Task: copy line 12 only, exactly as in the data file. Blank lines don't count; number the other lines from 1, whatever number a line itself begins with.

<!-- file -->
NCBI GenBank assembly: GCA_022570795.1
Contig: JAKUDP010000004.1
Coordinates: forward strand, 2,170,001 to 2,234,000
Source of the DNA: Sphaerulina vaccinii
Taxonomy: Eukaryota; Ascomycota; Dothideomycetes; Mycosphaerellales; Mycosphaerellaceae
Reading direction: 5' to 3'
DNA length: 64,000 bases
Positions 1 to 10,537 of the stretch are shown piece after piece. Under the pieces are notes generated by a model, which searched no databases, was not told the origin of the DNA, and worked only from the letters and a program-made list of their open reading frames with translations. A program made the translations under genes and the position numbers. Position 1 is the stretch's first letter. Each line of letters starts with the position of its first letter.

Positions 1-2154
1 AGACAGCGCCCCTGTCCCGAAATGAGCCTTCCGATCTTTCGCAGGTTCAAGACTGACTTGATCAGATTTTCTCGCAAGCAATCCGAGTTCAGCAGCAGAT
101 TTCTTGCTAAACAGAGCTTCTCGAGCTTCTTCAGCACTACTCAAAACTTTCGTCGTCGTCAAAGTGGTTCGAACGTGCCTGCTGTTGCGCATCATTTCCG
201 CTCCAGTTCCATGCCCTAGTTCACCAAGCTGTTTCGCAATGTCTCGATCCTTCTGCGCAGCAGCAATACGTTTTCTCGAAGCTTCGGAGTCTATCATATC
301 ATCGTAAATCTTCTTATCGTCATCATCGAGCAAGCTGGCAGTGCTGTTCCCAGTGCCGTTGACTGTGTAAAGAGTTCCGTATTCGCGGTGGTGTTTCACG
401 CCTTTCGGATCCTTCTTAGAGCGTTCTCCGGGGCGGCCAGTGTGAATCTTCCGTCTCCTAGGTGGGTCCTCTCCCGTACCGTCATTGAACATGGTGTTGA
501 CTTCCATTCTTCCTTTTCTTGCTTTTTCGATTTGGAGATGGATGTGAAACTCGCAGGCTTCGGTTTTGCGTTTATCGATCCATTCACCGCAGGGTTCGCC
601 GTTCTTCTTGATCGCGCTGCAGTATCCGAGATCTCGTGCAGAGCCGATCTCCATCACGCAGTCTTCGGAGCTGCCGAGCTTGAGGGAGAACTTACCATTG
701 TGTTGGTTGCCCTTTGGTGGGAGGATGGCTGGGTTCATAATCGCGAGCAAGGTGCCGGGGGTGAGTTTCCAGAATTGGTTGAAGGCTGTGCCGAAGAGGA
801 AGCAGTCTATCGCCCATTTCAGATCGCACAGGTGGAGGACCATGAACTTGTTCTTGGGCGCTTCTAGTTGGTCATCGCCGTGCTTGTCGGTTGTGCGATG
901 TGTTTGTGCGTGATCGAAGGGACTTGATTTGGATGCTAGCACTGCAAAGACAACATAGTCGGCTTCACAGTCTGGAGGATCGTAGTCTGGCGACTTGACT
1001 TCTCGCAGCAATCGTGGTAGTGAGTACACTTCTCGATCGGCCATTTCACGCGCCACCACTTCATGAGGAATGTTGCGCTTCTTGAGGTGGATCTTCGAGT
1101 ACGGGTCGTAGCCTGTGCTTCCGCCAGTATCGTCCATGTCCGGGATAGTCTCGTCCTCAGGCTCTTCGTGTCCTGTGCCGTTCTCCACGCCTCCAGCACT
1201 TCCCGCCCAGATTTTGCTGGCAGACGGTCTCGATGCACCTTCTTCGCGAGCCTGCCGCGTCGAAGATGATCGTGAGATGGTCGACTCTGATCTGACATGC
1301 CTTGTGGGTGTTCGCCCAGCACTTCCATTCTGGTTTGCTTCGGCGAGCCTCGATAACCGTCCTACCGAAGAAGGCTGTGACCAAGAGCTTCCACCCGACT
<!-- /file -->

201 CTCCAGTTCCATGCCCTAGTTCACCAAGCTGTTTCGCAATGTCTCGATCCTTCTGCGCAGCAGCAATACGTTTTCTCGAAGCTTCGGAGTCTATCATATC